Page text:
Optimizing lift irrigation systems for mountain agriculture

Where water reaches and nourishes, food is abundant and life flourishes. Yet this simple truism is so hard to find in so many places; for example, in the mountainous regions of Bhutan, about two-thirds of arable land lacks irrigation water. This poses a major challenge to agriculture and, by extension, the livelihoods of many mountain farmers. Agriculture in hilly terrain is rain-fed, which, together with its unreliability, limits crop variety and production cycles. In response, lift irrigation systems are emerging as an innovative and affordable solution – supplying hillside farmland with water transported from a downstream source. More importantly, systems optimized for mountain agriculture are emerging, and these could be a game-changer for mountain farmers in Bhutan.

Suitable for mountain farming

In a traditional lift irrigation system, a pump pushes water from a source to the highest delivery point (with or without storage), from where the water is delivered by gravity to farmland via a delivery system. Since the cost of the system increases with increasing delivery elevation and volume of water lifted, pushing a huge volume of water to the highest point is often not economical.

Elevator irrigation system in Gangri, Paro (Source: Google Earth)

A more cost-effective design approach – optimized for mountain farming – is to take advantage of the natural slope and pyramid-shaped land structure of hills. The cultivation area is proportionally larger at the foot of the hill, and it decreases with increasing elevation. Thus, the need for irrigation is higher at the base and lower at the top. Unlike traditional lift irrigation of transporting water to higher points, a single lower capacity pump can be optimally designed to deliver the required volume of water at multiple elevations depending on the topography of the hill. Following this design principle can reduce the size of the pump by half or even less compared to traditional sump pumps. This naturally means lower capital and operating costs over the lifetime of the pump.

Promise to Gangri

In the village of Gangri, in Bhutan’s Paro district, springs are drying up and traditional irrigation canals have proven unreliable. Villagers share that irrigation water shortages have resulted in more than half of the agricultural land being laid fallow and a decrease in annual agricultural productivity. Mountain-optimized lift irrigation pumps could solve this problem.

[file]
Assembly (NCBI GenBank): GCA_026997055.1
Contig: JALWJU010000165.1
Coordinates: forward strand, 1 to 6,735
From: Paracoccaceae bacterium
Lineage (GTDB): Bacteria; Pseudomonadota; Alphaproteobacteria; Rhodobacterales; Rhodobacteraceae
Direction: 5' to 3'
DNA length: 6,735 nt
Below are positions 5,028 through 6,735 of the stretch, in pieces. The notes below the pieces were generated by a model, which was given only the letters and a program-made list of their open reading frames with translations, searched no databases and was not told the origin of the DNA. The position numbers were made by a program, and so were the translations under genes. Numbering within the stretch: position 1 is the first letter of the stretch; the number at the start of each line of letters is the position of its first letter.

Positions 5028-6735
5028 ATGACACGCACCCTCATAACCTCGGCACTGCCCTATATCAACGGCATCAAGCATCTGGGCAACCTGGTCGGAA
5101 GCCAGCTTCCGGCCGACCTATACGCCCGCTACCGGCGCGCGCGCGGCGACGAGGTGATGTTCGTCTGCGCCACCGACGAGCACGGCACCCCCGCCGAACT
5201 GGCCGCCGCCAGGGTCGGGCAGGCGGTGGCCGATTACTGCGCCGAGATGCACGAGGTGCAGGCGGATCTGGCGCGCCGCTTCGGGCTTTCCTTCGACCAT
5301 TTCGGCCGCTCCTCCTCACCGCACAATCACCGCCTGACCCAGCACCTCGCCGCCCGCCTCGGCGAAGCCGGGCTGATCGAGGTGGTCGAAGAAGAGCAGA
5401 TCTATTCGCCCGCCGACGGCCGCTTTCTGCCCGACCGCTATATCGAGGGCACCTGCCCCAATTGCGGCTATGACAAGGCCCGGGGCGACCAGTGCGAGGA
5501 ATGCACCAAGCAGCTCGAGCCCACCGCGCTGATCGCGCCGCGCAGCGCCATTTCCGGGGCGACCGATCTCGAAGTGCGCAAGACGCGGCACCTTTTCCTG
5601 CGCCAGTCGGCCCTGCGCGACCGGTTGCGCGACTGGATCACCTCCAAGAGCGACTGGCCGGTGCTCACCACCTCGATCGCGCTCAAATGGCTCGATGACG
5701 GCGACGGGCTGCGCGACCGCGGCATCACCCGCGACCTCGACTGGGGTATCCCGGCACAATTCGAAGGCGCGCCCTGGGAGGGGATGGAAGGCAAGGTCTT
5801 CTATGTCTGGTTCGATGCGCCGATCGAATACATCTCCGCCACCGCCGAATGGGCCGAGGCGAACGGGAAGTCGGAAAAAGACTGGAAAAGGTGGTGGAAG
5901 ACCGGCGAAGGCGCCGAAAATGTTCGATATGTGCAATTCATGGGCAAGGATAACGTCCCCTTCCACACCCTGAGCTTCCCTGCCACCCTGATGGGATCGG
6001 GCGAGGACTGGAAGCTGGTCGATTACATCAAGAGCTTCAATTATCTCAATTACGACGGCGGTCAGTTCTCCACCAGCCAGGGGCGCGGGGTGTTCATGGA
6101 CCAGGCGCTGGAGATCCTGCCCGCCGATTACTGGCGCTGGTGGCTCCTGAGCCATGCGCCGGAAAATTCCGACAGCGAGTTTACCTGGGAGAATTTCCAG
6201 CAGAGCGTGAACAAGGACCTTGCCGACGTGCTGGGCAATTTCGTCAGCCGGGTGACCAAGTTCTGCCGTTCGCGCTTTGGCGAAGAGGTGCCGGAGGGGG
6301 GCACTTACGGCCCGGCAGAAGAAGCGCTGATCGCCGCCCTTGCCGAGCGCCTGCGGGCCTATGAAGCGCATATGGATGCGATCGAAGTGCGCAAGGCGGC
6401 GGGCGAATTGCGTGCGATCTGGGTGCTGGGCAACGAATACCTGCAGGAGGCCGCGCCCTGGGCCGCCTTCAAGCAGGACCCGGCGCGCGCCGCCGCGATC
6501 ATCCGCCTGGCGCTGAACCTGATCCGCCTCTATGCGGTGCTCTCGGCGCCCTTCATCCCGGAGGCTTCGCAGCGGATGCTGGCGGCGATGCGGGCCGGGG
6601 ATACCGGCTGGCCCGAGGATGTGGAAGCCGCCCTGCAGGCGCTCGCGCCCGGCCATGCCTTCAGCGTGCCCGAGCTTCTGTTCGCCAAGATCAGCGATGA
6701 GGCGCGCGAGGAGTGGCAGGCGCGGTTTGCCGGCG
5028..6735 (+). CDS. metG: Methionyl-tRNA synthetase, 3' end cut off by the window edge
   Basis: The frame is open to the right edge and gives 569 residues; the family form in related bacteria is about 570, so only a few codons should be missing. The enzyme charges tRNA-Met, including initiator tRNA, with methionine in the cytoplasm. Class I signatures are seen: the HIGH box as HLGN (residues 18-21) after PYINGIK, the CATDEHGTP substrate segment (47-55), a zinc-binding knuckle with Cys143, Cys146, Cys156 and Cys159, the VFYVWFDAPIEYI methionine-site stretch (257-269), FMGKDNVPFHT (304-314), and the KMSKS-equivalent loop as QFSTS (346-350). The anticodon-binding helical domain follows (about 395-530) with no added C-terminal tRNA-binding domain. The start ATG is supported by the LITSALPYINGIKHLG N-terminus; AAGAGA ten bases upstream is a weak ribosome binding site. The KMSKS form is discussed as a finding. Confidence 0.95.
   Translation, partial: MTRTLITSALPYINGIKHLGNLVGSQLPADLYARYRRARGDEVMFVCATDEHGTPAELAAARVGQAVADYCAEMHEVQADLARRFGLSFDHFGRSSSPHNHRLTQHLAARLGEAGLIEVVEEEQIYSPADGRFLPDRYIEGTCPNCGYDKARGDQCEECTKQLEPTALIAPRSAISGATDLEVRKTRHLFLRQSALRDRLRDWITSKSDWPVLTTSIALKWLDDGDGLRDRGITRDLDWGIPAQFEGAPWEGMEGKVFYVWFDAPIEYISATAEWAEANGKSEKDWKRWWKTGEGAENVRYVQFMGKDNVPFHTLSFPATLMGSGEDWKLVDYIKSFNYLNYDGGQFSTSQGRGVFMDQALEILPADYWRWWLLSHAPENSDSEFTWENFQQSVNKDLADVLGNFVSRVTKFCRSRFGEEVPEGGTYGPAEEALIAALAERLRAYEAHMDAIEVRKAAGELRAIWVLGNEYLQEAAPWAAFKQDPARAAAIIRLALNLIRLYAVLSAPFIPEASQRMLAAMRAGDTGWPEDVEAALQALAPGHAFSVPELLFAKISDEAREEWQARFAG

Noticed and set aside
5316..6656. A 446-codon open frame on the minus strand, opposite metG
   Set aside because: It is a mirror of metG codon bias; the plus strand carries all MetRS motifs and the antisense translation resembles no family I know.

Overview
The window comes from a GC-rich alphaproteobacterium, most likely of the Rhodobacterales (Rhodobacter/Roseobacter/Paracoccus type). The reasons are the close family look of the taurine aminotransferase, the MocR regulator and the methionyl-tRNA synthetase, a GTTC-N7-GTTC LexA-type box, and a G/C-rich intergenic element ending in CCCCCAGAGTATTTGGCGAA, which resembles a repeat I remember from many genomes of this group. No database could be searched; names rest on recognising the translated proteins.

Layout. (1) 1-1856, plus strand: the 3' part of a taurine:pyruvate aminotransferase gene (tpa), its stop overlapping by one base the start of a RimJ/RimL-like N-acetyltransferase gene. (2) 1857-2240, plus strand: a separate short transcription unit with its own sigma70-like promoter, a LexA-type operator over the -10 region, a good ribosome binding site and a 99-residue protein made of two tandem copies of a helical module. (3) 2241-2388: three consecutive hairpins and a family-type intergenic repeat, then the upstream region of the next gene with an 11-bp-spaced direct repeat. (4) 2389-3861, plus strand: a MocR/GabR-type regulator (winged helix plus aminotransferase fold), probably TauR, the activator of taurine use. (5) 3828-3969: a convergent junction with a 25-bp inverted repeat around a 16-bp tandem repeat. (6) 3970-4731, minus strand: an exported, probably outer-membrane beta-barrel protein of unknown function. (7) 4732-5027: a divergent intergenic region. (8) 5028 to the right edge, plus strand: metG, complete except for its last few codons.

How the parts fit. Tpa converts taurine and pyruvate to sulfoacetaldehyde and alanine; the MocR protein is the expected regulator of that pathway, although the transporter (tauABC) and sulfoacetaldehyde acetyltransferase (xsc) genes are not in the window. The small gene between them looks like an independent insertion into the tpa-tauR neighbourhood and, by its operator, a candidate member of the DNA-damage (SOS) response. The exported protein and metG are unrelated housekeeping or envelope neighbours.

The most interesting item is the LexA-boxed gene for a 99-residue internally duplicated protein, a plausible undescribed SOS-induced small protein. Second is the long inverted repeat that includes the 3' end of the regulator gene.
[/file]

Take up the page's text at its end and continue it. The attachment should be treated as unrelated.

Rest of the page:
Accordingly, the Ministry of Agriculture of the Royal Government of Bhutan is implementing a pilot project in Gangri, with technical assistance and co-financing from ICIMOD. The project is expected to be fully commissioned towards the end of 2022. The planned solar irrigation system will serve 38 households and improve water security and therefore agricultural productivity. The pilot project will also focus on building the capacity of community water user groups for the management, distribution and sustainable use of water from the system.

The figure below shows the planned irrigation control area (or area under irrigation) in the village, which has been strategically divided into four areas, each represented by the respective numbered outlets. Output 4 represents the highest delivery point while Output 1 represents the lowest. The lowest outlet covers 60% of the command area, which means that a large volume of water must be pumped at a relatively low altitude. Similarly, a lower volume of water must be pumped to the higher elevation as the command zone decreases as we climb higher. At this site, if the total water were to be pushed to the highest delivery point, a 30 HP pump would be required whereas with the optimized design, a 10 HP pump will suffice to supply the same water requirement, and thus reducing the capital investment for the system. by 75 percent.

At the pilot site, if the pump were to operate on the network, the optimized design will save an estimated Nu. 1.5 million over 10 years, based on the current electricity rate structure. Thus, this design approach enables the distribution of the same volume of water at the required delivery altitudes saving on capital investment as well as operating costs. This is a heavy burden for farmers, which minimizes their irrigation costs while increasing their agricultural yields. Additionally, the system is compatible to supply from a dual source – solar and utility – and in the future can be modified for grid-connected solar power to maximize utilization.

Safe and future-ready water

Reliable access to the irrigation system can serve as a cross-cutting adaptation strategy to mitigation, not only helping to build agricultural resilience and improving farmers’ livelihoods, but also contributing to the country’s economy. . The National Irrigation Master Plan of the Royal Government of Bhutan has identified 2,000 hectares of land for lift irrigation. This number is likely to quadruple as it is estimated that potentially 30% of the country’s cropland will require lift irrigation. Adopting the optimized lifting system therefore has the potential to save billions in capital and operating costs. In addition, it also encourages the productive use of domestic electricity consumption to offset agricultural imports; contributing to food security; and improve the fiscal trade deficit, local economy and water security – thus strengthening the climate resilience of agriculture.

Contributed by

Avishek Malla

Avishek Malla is an energy specialist at the International Center for Integrated Mountain Development (ICIMOD) working for the Renewable Energy and Energy Efficiency Initiative for the Hindu Kush Himalaya (REEECH) initiative.

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